On Saturday, 8 October 2011, the 7th Giornata del Contemporaneo – the Day of Contemporary Art – will be held throughout Italy. This major annual event is promoted by the AMACI – Associazione dei Musei d’Arte Contemporanea Italiani (Association of Italian Museums of Contemporary Art) to focus on the art of our times and its public. AMACI museums and over 1000 contemporary art venues will be open to the public free of charge for one day around the country.

Now in its seventh year, the initiative promoted by AMACI has witnessed a steady increase in the number of participants over the years: museums, galleries, associations, and public and private art venues will open their doors free of charge to present artists and new ideas through shows, workshops, events and conferences. This multifaceted programme offers the unmissable opportunity to experience the liveliness and riches of contemporary art, and gain insight into the pivotal role it plays in Italy’s cultural, social and economic development.

Since its inception, the Day of Contemporary Art has been supported by the Ministry of Cultural Heritage and Activities, and has obtained not only the High Patronage of the President of the Italian Republic but also the sponsorship of Italy’s leading institutions.

Giulio Paolini is the artist that AMACI – Associazione dei Musei d’Arte Contemporanea Italiani has chosen to develop the concept image for the Seventh Day of Contemporary Art, the major annual event promoted by the Association to focus on the art of our times and its public.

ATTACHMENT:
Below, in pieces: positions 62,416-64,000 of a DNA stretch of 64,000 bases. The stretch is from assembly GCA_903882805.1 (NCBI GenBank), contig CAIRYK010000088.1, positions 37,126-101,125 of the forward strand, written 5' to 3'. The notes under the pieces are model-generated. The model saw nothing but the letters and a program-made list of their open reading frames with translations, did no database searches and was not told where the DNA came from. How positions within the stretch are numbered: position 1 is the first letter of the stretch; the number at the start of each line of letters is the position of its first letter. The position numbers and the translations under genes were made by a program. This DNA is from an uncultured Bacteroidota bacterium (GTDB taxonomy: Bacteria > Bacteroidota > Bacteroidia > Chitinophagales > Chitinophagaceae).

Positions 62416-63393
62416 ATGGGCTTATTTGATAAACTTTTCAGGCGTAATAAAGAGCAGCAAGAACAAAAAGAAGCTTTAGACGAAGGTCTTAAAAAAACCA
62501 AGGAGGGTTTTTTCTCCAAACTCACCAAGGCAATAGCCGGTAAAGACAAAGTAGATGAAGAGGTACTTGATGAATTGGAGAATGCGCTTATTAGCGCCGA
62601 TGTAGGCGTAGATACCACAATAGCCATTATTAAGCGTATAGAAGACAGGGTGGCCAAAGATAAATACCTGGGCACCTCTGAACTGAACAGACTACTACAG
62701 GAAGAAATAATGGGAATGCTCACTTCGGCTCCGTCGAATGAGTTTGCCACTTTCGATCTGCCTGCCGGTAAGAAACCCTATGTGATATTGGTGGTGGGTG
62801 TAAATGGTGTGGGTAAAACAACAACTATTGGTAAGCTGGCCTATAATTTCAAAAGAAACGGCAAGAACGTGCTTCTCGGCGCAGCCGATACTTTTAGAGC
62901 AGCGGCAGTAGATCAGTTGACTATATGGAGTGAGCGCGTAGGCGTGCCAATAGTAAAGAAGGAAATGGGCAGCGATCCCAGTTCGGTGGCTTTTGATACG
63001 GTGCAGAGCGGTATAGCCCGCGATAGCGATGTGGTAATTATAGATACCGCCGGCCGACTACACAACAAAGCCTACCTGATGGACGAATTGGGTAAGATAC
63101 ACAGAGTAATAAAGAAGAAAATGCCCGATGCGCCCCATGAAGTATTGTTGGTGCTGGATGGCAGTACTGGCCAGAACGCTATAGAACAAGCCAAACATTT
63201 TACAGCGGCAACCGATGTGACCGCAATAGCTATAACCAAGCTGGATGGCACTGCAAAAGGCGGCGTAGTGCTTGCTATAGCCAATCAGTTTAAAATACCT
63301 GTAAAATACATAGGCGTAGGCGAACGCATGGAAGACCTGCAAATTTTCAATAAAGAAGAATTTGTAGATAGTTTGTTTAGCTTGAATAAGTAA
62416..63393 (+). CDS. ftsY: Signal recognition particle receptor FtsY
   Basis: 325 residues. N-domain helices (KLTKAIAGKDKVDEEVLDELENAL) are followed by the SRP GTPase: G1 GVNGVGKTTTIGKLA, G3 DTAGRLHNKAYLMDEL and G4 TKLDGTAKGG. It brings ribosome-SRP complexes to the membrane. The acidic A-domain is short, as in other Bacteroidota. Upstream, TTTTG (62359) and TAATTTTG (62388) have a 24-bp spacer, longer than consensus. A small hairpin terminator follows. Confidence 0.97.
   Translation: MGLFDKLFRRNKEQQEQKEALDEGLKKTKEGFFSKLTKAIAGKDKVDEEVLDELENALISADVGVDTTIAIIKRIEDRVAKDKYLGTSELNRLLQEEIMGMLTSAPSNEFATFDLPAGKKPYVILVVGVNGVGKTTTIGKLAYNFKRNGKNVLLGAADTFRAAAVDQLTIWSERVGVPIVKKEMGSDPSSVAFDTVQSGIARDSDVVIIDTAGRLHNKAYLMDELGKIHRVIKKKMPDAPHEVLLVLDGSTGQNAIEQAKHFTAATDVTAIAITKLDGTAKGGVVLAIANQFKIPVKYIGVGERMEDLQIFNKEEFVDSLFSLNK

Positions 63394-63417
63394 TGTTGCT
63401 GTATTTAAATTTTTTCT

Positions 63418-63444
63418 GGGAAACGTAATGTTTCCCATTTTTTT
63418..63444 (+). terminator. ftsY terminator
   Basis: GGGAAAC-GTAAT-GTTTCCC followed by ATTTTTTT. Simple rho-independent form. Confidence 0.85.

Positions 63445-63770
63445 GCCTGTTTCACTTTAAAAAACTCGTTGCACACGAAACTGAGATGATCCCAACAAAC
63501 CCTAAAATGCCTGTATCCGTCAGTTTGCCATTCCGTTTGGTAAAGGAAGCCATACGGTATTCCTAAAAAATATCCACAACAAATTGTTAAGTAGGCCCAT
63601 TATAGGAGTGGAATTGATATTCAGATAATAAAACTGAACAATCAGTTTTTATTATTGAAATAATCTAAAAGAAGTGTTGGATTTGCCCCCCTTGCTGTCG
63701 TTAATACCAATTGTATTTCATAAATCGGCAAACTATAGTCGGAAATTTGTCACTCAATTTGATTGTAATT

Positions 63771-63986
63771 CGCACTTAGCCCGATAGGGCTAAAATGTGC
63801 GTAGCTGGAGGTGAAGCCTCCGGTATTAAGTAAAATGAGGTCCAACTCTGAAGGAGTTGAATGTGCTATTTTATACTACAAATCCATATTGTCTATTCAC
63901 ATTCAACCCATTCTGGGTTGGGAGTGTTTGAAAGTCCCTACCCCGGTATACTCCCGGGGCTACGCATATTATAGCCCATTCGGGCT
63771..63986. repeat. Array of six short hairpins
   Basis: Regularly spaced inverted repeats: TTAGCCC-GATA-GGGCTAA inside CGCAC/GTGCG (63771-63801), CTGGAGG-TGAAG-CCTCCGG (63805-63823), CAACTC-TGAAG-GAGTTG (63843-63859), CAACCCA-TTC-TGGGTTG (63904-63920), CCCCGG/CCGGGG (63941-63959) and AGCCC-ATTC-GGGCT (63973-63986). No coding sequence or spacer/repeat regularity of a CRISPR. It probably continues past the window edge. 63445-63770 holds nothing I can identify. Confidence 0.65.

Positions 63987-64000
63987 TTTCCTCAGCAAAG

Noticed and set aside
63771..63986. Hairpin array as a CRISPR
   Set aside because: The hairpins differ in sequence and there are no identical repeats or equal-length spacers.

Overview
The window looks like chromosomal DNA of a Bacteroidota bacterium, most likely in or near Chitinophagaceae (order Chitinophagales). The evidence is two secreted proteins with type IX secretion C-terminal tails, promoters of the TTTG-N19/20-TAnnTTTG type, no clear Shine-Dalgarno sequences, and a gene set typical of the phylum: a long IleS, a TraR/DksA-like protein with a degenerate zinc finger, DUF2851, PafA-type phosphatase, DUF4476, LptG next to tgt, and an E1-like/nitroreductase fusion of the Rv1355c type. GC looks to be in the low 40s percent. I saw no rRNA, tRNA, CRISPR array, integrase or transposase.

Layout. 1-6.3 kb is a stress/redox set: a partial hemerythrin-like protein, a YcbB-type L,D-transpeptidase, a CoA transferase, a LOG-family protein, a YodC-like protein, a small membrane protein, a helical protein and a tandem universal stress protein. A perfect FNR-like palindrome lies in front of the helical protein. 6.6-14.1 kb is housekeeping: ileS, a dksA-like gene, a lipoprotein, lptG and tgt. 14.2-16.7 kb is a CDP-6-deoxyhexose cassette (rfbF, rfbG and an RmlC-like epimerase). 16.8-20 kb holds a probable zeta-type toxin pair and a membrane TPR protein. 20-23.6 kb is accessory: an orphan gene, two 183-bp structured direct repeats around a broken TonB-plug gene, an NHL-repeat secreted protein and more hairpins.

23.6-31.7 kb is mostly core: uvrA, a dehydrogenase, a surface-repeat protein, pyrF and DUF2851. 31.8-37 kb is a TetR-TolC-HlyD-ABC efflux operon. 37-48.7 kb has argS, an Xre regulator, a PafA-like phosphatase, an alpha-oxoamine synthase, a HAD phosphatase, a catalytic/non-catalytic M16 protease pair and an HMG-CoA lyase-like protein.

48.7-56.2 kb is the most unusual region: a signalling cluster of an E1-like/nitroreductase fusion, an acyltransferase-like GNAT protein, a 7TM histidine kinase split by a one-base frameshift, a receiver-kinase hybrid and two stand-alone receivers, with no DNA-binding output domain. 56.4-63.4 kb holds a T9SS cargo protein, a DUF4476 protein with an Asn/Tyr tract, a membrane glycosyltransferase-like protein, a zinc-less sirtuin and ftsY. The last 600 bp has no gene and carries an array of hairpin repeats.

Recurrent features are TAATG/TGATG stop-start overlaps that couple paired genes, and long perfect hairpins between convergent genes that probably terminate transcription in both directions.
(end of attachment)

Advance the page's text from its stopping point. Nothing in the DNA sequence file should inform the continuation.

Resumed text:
Symbolic architecture, a lofty perspective, a gold frame that encloses and highlights the vanishing point and a figure seen from behind are the elements of the work created by Giulio Paolini as the concept image for the Seventh Day of Contemporary Art. These elements have always been present in his work, which once again focuses on subjects that are particularly important to him, such as the dimension tied to the perception of the work of art and its museum venue. In a setting that is barely hinted at, the empty gold frame captures our attention, becoming the symbolic centre as the perspectival focal point of the composition, and it triggers a common mechanism in Paolini’s oeuvre, welcoming part of the spectator’s profile into his space and thus transforming it into a work of art. What Paolini proposes is a game of mirrors, a continuous upheaval of planes that, in a concentric movement, draws our eye as spectators, “mobile and precarious”, into the “fixed and immobile” gaze of the work, underscoring that it exists solely in the vision of the observer.